The Post Office with a clock tower and an elaborate coat of arms was constructed in Maryland Street in 1901 in the Arts and Crafts style. Following Federation, the Commonwealth Government took charge of post and telegraphic services. However, they contracted the construction of post offices in Queensland to the Public Works Department of the Queensland Government and the Stanthorpe Post Office is believed to be one of the first ordered by the Commonwealth Government. It was designed by the first Commonwealth Government Architect John Smith Murdoch.
The cool dry climate was valued as an aid to health from the early nineteenth century especially for those suffering from tuberculosis or chest conditions. Following the First World War, Stanthorpe was a major resettlement area for soldiers recovering from mustard gas exposure. Many of these Soldier Settlers took up the land leased to them in the areas around Stanthorpe which now bear the names of First World War battlefields.
Stanthorpe State High School opened on 23 January 1961.
Stanthorpe Adventist Primary School opened on 25 January 1982 and closed on 2002.
The College of Wine Tourism was opened in 2007.
Stanthorpe has a number of heritage-listed sites, including:
- 94 Greenup Street: El Arish
- 98 High Street: Masel Residence
- 140 High Street: Central Hotel
- 14 Maryland Street: Stanthorpe Post Office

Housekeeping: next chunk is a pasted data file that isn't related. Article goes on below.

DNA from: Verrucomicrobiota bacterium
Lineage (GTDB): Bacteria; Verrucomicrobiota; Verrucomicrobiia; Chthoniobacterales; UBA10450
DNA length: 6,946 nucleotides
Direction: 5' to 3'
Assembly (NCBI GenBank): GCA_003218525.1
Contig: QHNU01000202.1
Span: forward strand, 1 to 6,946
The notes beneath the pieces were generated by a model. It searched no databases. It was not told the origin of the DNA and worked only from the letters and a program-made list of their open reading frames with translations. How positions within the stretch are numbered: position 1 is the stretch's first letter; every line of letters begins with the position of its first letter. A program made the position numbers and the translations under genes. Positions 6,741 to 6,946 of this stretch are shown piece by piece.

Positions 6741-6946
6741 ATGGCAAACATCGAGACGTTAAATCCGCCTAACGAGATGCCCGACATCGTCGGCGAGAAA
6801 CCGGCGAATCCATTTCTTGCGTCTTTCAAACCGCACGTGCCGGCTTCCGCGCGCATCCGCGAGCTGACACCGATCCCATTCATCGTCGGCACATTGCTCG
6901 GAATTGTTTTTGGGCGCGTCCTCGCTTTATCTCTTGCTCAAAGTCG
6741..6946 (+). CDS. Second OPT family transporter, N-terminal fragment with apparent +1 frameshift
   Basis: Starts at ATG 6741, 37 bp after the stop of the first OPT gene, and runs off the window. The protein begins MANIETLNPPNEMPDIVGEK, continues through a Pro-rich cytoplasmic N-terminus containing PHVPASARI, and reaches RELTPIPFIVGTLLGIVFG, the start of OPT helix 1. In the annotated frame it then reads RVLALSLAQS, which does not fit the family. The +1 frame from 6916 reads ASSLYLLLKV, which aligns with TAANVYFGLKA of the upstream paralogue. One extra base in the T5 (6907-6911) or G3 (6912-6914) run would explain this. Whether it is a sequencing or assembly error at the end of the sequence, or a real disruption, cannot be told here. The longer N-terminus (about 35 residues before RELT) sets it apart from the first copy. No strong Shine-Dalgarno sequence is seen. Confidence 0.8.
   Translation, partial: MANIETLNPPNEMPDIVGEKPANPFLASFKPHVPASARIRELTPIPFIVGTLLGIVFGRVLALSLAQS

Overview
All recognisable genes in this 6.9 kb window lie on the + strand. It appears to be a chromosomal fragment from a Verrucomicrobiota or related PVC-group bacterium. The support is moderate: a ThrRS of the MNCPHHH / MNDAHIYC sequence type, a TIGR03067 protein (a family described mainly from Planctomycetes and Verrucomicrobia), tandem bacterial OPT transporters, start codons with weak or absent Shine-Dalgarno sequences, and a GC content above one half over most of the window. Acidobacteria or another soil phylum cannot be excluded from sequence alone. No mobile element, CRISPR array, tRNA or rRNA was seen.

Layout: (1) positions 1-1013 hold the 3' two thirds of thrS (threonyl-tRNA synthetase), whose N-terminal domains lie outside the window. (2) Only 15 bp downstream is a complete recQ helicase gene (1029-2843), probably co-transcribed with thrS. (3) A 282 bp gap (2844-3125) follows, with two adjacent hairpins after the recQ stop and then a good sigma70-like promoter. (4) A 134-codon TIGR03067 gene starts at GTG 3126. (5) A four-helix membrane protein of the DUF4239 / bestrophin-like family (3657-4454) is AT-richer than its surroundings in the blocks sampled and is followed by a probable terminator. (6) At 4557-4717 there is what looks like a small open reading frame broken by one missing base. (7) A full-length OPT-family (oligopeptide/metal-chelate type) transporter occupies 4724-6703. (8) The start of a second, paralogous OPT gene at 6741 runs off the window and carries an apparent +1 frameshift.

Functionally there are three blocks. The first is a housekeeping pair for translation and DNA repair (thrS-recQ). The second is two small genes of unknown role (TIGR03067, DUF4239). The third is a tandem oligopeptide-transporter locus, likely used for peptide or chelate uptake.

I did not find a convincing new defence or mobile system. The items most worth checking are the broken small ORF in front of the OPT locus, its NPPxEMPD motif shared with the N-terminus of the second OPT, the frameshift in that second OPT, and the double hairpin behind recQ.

- Little Sundown Creek: Sundown Tin and Copper Mine
- Lock Street: Stanthorpe Soldiers Memorial
- Quart Pot Creek: Quart Pot Creek Rail Bridge
- Warwick-Stanthorpe railway line: Cherry Gully Tunnel
Owing to its elevation, Stanthorpe features a subtropical highland climate (Cfb). At an altitude of 811 metres (2,661 ft), Stanthorpe holds the record for the lowest temperature recorded in Queensland at −10.6 °C (12.9 °F) on 23 June 1961. Sleet and light snowfalls are occasionally recorded, with the most significant snowfall in over 30 years occurring on 17 July 2015.
|Climate data for Stanthorpe (Stanthorpe Leslie Parade, 1957–2019)|
|Record high °C (°F)||37.8
|Average high °C (°F)||27.4
|Average low °C (°F)||15.6
|Record low °C (°F)||7.0
|Average rainfall mm (inches)||96.2
|Average rainy days (≥ 1mm)||10.1||9.5||9.1||6.3||7.2||7.8||7.6||6.6||6.5||8.4||8.7||10.0||97.8|
|Source: Bureau of Meteorology|
Stanthorpe Library and Regional Art Gallery
The Stanthorpe Library opened in 1987 with a major refurbishment in 2004.
The Stanthorpe Regional Art Gallery was established in 1972. Exhibitions change approximately every six weeks. Works in the art gallery permanent collection can be viewed via the online catalogue at . A number of internationally recognised Australian artists are represented in the collection, such as William Robinson, Jon Molvig, Margaret Olley and Charles Blackman. The biennial Stanthorpe Art Prize attracts entries from across Australia.
There are many interesting works of art on Stanthorpe streets across the Granite Belt.
Stanthorpe Heritage Museum
The Stanthorpe Heritage Museum at 12 High Street has a number of heritage buildings relocated to the museum site and a large number of displayed items from the district's history, many unique to the Granite Belt. The relocated buildings include:
- a shepherd's hut from the Ballandean Station (built 1876)
- the old gaol from Willsons Downfall (built 1876)
- the old North Maryland school residence (built 1894)
- the old Stanthorpe Shire Council Chambers (built in 1914)
- Ardmore House, a summer holiday house (built 1920)
- Heath House, a residence (built 1940)
There are many local events, including the Australian Small Winemakers Show, the biennial Apple & Grape Harvest Festival, Ballandean Estates' Opera in the Vineyard and the Stanthorpe Show.